Democrat Sarah Nappa was elected to the Southold Town Board following the formal count of absentee ballots by the Suffolk County Board of Elections Friday.
Ms. Nappa, 38, becomes the first Democrat in a decade to be elected to the Town Board.
She’ll join incumbent Republican Jill Doherty, who was the top vote getter. Ms. Nappa’s win means incumbent Republican William Ruland, who was first elected to the Town Board in 2007, will lose his seat.
“We’ve been running as a team so we were holding on to the end,” Ms. Nappa said Friday afternoon. “I feel good this was an extremely close race and a historic one for Southold town. I’m honored to be able to represent all the people of Southold. Clearly there’s a lot of people that are ready for a change in leadership and I’m happy to represent that.”
After Election Day, Mr. Ruland led Ms. Nappa by 47 votes for the second spot. Ms. Nappa picked up 347 absentee votes while Mr. Ruland gained 215. That brought the total for Ms. Nappa to 4,078 while Mr. Ruland finished with 3,993.
“You serve at the will of the people,” Mr. Ruland said in an interview Friday afternoon. “If the people make another choice, you have to accept it and move on.”
He said he’s proud of his 12-year tenure on the Town Board, with regard to maintaining the town’s fiscal status and providing services to residents. “The biggest satisfaction I had was working with a group of people that are all focused on what’s best for all the people of the town of Southold, whether they vote for you or not,” Mr. Ruland said. “[The people] have chosen to make a change.”
Ms. Doherty, 55, received 4,118 votes to be elected to her third term. Democrat Bob Hanlon finished fourth in the voting with 3,948. Though he came up short, Mr. Hanlon congratulated Ms. Nappa. “She’s going to be a great force on the Town Board,” he said, adding that he thought the election results signify a “real movement in this town in the right direction.”
Republican Supervisor Scott Russell, who held a 220-vote lead after election night, held on to defeat Democratic challenger Greg Doroski after absentees were counted. Mr. Russell, 55, will serve his fifth term beginning in January.
Mr. Russell received 4,220 votes, gaining an additional 232 in absentees, while Mr. Doroski, 39, finished with 4,107. He gained 339 absentee votes, which wasn’t enough to close the gap.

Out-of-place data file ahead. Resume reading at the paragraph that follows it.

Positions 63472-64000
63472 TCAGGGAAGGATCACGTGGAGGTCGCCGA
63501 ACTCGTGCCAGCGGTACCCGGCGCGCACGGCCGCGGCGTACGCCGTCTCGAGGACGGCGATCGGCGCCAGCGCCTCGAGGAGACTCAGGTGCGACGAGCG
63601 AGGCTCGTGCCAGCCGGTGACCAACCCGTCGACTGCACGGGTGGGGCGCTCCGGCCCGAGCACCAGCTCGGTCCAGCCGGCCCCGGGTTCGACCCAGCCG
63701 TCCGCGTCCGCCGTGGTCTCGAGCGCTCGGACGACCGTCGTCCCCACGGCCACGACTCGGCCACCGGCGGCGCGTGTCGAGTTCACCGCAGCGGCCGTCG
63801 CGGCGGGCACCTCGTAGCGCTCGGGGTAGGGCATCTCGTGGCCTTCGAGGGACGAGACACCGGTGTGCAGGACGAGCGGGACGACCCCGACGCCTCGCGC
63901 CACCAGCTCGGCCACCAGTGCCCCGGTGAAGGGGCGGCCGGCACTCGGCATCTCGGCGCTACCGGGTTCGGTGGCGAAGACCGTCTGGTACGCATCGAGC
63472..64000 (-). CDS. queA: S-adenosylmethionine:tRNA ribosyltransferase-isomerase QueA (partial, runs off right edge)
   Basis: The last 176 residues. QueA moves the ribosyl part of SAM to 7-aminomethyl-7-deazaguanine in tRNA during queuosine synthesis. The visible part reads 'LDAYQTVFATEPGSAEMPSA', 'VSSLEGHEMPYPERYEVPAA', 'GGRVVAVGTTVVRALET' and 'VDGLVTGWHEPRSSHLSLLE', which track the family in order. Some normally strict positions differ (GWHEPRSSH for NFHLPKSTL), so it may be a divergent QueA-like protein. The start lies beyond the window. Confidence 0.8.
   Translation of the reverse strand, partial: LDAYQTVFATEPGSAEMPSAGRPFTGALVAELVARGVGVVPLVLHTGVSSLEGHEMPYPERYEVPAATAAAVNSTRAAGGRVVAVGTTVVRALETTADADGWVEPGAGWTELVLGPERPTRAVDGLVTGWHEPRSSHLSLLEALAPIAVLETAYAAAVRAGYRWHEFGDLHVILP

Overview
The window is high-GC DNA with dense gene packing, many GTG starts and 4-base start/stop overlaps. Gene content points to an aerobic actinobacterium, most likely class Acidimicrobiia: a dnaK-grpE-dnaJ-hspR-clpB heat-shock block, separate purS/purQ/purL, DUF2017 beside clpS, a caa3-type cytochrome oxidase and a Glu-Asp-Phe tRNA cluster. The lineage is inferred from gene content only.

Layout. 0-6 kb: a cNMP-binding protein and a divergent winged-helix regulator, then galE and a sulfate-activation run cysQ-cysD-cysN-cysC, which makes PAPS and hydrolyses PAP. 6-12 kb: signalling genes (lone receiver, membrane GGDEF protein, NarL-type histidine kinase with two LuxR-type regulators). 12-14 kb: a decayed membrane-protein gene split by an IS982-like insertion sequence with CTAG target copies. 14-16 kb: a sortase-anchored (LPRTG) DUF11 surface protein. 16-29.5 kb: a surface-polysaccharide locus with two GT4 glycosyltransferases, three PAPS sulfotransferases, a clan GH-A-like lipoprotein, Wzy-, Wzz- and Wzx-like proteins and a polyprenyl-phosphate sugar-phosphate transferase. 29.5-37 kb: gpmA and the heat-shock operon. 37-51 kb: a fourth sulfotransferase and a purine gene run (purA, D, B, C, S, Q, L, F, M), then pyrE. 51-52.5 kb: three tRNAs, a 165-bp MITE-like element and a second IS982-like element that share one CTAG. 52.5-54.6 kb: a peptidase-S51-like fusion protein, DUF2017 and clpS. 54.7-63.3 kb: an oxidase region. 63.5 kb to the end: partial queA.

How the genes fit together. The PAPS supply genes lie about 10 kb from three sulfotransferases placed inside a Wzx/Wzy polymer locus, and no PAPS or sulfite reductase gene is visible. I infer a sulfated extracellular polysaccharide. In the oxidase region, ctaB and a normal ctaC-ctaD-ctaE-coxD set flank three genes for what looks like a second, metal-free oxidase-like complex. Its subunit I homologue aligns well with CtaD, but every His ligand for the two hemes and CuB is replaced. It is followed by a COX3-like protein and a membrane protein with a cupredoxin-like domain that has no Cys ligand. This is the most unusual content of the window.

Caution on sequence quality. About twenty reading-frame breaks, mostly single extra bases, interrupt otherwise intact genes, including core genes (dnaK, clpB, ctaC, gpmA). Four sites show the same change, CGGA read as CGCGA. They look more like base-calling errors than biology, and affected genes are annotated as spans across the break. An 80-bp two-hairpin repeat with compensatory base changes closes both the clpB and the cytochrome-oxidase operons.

Mr. Doroski called to concede to Mr. Russell around 12:45 p.m. Friday.
Mr. Russell said his opponent was “professional and gracious” throughout the campaign and he said Mr. Doroski earned the right to have his voice heard moving forward.
Mr. Doroski said the close results indicate “a near majority of our community voted for change.”
He said the past few week have been “tough” as the results remained in limbo and he said he hopes to remain involved in some form.
“I am grateful for the confidence the public showed in me,” Mr. Russell said. “That said, a substantial number of people believed we needed new leadership. It’s my duty to find out why and try to do a better job representing them.”
He added that losing Mr. Ruland on the board is “a great loss.”
“The farmers deserve the right to have a farmer represent them on the board. I will do the best I can to represent them as well as Bill has,” he said.
In the justice race, Democrat Dan Ross defeated incumbent Republican Brian Hughes by 27 votes.
There are 57 votes being contested by lawyers at the Board of Elections — 31 Republican and 26 Democratic — but those did not alter the results.
“Many people worked hard on my behalf — my running mates, so I want to thank them and the voters for their faith in me,” Mr. Ross said. “I’m going to do what I said I was going to do and deliver excellent service to the citizens of Southold.”
Southold Town Democratic Committee Chair Kathryn Casey Quigley said the results show Southold “recognizes that it’s time to have balanced leadership in government.”
“To lose a supervisor race to a 14-year incumbent by around 100 votes is a tremendous accomplishment,” she said.
Republican Committee Chair Peter McGreevy said the results were what he anticipated after Election Day. He said he was glad to see Mr. Russell win and for the town to move forward under his leadership.
He described Mr. Ruland as a “great public servant.”
“Bill has dedicated most of his adult life to the people of Southold,” he said. “We’re sad to see him go.”